Carving Help!!

docs_bonsai

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I need help locating a rotary chisel similar to the “Terrier” bits that Graham Potter uses in his carving. Are there any places here in the states where I can buy one? I have a 1/4" die grinder, unfortunately the bits that I have been able to get dull extremely fast. I have a lot more work to do on this redwood, so any help would be appreciated.
 

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Brian Underwood

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I use one of those all the time on a die grinder, lately specifically for redwoods. I believe it was purchased from Dale Cochoy, but I can't find it on his website. Perhaps you can contact him with the link you posted here and he can point you in the right direction. http://pages.prodigy.net/dalecochoy/

Nice base to the redwood! What does the rest of it look like?
 

PaulH

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Doc, That redwood has such fantastic natural deadwood that I can't imagine where carving would improve it.
 

Alex DeRuiter

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Absolutely -- it's so gnarly! Are you thinking about carving that branch sprouting from the base?

Also, have you considered online retailers? Amazon, perhaps?
 

mcpesq817

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Contact Dale Cochoy - I bought one of those smaller terrier type bits (I think that's what it was called) from him at a show earlier this year. He has all types of bits for Dremel type machines and larger like die grinders.
 

docs_bonsai

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"Carving Help"

Thanks for the response and help…You’re right Paul I’m probably not going to do any more work on the base other than cleaning…The decayed wood and slugs in the nooks have been removed and I’m down to the hard wood…I need the tool to reduce the stump on the right to balance the two apexes…With a larger tool I can remove the bulk of material and my Dremel with a 1/8" bit finish... It would also come in handy for that olive stump you gave me…Thanks again everyone, I'll post more pictures of my progress...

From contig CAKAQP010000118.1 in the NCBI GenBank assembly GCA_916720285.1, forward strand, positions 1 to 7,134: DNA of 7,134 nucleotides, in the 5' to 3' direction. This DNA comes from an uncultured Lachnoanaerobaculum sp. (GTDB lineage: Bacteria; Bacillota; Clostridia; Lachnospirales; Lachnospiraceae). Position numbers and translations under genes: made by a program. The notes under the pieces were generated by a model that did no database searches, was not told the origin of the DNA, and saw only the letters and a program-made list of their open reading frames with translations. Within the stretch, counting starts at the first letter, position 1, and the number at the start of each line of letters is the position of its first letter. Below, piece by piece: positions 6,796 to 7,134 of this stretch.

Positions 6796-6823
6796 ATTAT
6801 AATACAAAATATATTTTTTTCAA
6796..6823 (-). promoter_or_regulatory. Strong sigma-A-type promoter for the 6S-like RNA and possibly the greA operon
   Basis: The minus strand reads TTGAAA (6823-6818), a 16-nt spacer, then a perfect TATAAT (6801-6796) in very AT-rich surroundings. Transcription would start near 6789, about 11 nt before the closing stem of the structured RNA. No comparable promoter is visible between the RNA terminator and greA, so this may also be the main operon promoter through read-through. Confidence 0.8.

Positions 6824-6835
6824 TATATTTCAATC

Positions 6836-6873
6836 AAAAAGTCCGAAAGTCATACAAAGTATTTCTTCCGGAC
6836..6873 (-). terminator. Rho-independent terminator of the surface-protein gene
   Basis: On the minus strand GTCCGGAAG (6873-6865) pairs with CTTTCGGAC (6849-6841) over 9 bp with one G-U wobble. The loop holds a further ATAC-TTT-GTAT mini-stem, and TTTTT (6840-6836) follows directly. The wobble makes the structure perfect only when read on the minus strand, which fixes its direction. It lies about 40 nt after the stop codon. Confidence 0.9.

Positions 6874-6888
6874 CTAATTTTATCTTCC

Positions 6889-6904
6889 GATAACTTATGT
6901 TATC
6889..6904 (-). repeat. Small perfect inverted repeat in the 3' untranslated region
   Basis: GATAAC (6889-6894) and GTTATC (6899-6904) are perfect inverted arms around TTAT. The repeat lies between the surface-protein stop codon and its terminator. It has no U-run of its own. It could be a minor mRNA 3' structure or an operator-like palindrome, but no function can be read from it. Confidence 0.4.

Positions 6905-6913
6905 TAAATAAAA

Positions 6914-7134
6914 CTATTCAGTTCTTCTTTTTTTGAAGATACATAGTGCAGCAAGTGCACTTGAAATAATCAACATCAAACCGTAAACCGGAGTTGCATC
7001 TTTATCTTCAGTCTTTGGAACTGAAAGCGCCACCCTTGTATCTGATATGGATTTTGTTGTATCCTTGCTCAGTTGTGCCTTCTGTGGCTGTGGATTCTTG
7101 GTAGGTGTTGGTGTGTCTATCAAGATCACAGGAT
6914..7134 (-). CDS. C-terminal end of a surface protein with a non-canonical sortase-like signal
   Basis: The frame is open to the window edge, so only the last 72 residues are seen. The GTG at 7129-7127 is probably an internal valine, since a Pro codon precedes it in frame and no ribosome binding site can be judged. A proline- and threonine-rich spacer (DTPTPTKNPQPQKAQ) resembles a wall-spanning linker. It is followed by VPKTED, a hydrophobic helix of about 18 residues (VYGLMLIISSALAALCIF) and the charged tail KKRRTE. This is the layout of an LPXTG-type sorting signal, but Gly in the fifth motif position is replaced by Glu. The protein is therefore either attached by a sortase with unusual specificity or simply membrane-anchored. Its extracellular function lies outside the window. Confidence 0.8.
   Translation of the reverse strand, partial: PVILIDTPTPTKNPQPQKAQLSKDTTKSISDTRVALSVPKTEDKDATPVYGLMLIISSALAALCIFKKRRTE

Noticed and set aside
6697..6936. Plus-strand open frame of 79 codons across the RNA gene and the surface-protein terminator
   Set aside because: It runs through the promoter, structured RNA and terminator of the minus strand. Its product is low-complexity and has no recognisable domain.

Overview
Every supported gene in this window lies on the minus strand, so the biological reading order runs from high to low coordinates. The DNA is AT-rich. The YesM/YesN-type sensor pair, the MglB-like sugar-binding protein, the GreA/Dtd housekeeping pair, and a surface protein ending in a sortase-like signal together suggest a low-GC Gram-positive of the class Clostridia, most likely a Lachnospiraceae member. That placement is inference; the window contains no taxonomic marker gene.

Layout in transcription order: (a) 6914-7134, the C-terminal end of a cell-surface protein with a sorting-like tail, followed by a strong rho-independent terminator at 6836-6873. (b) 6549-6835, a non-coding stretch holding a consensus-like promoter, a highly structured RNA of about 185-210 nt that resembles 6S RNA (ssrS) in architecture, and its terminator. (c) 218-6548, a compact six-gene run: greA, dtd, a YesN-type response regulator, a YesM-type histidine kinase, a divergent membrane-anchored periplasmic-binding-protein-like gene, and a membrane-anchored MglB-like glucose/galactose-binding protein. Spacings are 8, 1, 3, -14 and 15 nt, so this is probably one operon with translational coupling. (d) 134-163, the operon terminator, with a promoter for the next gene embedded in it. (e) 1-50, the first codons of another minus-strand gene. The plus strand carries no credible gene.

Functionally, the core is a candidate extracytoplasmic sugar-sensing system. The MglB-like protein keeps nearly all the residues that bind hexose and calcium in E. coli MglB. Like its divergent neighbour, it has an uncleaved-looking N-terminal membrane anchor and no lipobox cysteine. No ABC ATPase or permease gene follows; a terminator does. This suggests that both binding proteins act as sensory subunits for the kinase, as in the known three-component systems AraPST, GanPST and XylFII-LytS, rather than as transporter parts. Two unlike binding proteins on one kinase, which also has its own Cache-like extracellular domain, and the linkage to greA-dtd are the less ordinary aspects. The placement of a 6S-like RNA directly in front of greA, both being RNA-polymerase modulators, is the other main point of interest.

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Alex DeRuiter

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What is this terrier bit, anyway? I tried searching on Google but didn't get any results beyond pictures of Terrier dogs. Is it different from that wire-brush-type attachment for rotary tools?

Also, I'm curious as to what version of the Dremel rotary tool I should get. I'm just starting out with carving and probably won't do anything too crazy or labor-intensive for a while, but I'd like to at least get some experience on my "test subject" trees. Is it wiser to get a corded one in order to avoid the issue of battery life, or a battery-powered one to avoid the hindrance of a cord?
 

Jessf

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chipping away is the one stop shop for wood carvers of all kinds. It's a Canadian store but has an online retail store as well. If you called them and told them what you intend on doing I'm sure they'd have a few of bits for you to choose from.

I'm fortunate enough to work 5 mins from this place and I've bought many carving tools from them over the years, great place.

http://www.chippingaway.com/

I'll be going there sometime this week looking for a terrier type bit for my own carvings, I'll let you know what I find.


Axxon, with the amount of amps you'll be drawing during these long carving sessions you'll want a corded model. A battery pack model might work for small projects, but so will a corded one.

I think all of the Dremels come with variable speeds, but if not, you'll want one that has this feature.
 

Alex DeRuiter

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Thank you for that, Jessf. That gives me a good idea of what to look for when I actually do invest in one.
 

rockm

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"I'm curious as to what version of the Dremel rotary tool I should get."